Greeley, CO – Sherrie Peif, Greley Tribune
As the smell of incense filled the air and 3-year-old Jaden Salazar ran around the house asking for cookies, it was all Jaden’s mom Katy Salazar could do just to choke back tears.
Salazar was reliving the night her family came near death from something she had never given a second thought to — carbon monoxide poisoning.
With winter knocking on the door, residents are turning up the furnaces. But many of those, like the Salazar family’s, are not working properly, in some cases leading to death.
Salazar and Jaden, along with Salazar’s 11-year-old son, Mario Munoz, and 76-year-old grandmother, Maria Salazar, had all began to feel ill. First it was headaches, then stomach cramps and eventually nausea. But they continued to dismiss it as the flu. Salazar’s co-workers at the Department of Motor Vehicles wouldn’t dismiss it, though, when she came to work at the end of September with all the symptoms of the silent killer.
They convinced her go home herself to check on her family that was getting sicker every day. Even the family’s 1-year-old toy Chihuahua, Angel, wasn’t acting like herself.
But Salazar stopped by her father’s house on the way to get advice. He convinced her to call Atmos Energy. What they told her changed her life, she said.
“They put a red tag on my furnace and shut it off,” Salazar said through her tears. “Then they evacuated my house. I should have listened earlier to what everyone was saying.”
But again she hesitated when co-workers urged her to go to the hospital.
Weak and lethargic, she couldn’t bear to drive from their home in La Salle. Those friends persisted. And eventually the family spent hours at North Colorado Medical Center in Greeley recovering.
“It was kind of boring,” Mario said. “But I was pretty scared. Taking shots and sucking in oxygen, I thought something really bad would happen to us — like we would die.”
But the peril wasn’t over. Salazar learned she had three cracks and a plugged exchange — and no money to replace the 30-year-old equipment that nearly killed her family.
“We used two space heaters to heat the house for a couple of weeks,” she said.
Mario said the temperatures were dropping more and more every night, and he was really beginning to worry about his mom.
“If I would have had the money, I would have bought the furnace for her,” the North Valley Middle School student said.
Salazar tried everything to round up the nearly $2,000 a new furnace would cost, but the doors kept closing.
“They all wanted their money upfront,” she said. “And you can’t blame them, but for a single mom that’s a lot.”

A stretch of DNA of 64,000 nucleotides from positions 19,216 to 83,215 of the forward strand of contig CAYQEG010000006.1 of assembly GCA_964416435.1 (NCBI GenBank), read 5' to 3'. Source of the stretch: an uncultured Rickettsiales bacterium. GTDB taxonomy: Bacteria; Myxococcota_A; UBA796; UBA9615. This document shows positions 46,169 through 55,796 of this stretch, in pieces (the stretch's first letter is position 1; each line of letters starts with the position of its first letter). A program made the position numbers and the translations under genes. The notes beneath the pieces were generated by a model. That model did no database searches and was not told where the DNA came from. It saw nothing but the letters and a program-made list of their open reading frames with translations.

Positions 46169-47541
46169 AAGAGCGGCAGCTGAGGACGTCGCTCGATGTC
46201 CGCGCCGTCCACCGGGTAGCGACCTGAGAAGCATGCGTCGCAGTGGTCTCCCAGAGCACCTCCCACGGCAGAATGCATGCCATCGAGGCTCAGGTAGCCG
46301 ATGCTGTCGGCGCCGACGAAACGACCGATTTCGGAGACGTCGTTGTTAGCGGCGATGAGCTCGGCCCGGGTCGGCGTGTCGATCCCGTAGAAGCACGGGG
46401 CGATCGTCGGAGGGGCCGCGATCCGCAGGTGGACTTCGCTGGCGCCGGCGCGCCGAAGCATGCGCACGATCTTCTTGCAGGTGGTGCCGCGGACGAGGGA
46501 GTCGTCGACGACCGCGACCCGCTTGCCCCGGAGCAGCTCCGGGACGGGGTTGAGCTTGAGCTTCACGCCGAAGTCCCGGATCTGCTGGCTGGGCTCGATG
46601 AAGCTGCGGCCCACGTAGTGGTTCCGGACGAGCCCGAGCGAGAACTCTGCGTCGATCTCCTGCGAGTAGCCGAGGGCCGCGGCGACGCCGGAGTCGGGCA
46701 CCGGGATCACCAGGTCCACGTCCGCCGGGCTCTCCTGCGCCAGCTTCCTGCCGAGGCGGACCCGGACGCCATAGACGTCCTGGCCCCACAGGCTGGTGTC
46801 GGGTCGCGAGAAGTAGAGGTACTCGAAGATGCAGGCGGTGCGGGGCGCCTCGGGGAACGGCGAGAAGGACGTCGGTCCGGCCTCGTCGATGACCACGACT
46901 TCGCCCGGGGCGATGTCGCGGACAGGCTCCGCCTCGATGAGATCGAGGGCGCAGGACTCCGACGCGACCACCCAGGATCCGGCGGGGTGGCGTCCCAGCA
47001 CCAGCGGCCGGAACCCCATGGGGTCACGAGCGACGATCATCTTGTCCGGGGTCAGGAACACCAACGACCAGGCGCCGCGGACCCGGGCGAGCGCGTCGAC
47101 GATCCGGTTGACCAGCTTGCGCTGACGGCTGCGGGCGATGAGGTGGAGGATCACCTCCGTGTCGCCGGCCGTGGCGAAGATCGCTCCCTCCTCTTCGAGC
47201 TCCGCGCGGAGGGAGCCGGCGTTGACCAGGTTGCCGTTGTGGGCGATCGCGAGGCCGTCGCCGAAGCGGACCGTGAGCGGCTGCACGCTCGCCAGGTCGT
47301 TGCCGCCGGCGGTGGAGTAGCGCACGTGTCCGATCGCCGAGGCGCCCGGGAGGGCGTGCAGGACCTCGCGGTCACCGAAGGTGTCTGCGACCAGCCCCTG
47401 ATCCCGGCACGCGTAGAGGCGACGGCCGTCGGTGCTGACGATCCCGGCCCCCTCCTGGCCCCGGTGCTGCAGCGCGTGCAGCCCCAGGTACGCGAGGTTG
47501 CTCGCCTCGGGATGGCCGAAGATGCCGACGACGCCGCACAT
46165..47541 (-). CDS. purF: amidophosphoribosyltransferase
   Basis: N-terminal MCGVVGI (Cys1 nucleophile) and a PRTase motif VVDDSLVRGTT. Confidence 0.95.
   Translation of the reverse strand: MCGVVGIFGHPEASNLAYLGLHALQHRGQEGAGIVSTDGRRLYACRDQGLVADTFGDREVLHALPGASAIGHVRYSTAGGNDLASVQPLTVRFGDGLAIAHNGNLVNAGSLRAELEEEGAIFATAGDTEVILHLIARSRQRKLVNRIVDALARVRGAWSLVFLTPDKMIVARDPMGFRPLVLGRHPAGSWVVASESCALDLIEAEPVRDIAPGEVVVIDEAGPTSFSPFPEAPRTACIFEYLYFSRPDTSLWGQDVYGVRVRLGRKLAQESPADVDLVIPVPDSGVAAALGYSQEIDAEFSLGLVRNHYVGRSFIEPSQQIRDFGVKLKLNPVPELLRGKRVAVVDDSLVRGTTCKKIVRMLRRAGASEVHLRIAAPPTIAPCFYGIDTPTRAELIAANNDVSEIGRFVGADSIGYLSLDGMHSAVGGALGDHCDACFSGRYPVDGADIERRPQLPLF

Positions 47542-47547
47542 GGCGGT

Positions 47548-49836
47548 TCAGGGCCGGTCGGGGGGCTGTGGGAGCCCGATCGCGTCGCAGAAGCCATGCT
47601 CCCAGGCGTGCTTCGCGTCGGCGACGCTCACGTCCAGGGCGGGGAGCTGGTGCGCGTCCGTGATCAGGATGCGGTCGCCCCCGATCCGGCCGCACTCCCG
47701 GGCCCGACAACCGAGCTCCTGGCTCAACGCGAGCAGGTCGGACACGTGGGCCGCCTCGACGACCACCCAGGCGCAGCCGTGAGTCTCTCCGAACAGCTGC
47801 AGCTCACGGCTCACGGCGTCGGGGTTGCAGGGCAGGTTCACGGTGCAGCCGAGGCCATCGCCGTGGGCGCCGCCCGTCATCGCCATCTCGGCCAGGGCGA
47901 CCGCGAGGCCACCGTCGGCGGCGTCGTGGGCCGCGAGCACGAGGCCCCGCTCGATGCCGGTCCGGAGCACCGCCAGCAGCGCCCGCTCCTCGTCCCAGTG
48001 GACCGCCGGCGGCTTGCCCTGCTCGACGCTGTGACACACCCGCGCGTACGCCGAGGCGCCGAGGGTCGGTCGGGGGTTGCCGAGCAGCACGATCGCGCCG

Finally, co-workers came to her rescue again with an application for the Tribune Community Crisis Fund, a fund set up by the Tribune to help people in an emergency. Two weeks later, the family, including Angel, was ready for winter.
“When they called at work to tell me I had gotten the assistance, I couldn’t believe it,” she said. “I started crying. All my co-workers were crying. They are just such wonderful people. I don’t know what we would have done without them.”
Protect your family from carbon monoxide
According to the Centers for Disease Control, carbon monoxide is the leading cause of accidental poisoning deaths in America. Its colorless, odorless and tasteless presence can sneak up on a family overnight. In 2003, the Union Colony Fire/Rescue Authority responded to 89 carbon monoxide-related incidents. So far in 2004, Union Colony has responded to 57. Carbon monoxide kills about 165 people each year and sends another 10,000 to emergency rooms for treatment.
Symptoms of carbon monoxide poisoning include headaches, dizziness, disorientation, nausea and fatigue. The emission can come from several sources, such as gas-fired appliances, charcoal grills, motor vehicles and wood-burning furnaces or fireplaces.
Dale Lyman, public information officer for Union Colony, has several tips on how to protect yourself from carbon monoxide poisoning:
* Install at least one UL-listed carbon monoxide alarm with an audible warning signal near the sleeping areas and outside individual bedrooms. Carbon monoxide alarms measure levels of the gas over time and are designed to sound an alarm before an average healthy adult would experience symptoms.
* Have a qualified professional check all fuel-burning appliances, furnace, venting and chimney systems at least once a year.
* Never use your range or oven to help heat your home and never use a charcoal grill or hibachi in your home or garage.
* Never keep a car running in a garage. Even if the garage doors are open, normal circulation will not provide enough fresh air to reliably prevent a dangerous buildup of carbon monoxide.
* When purchasing an existing home, have a qualified technician evaluate the integrity of the heating and cooking systems as well as the sealed spaces between the garage and house.
* Replace carbon monoxide alarms every five years to benefit from the latest technology and upgrades.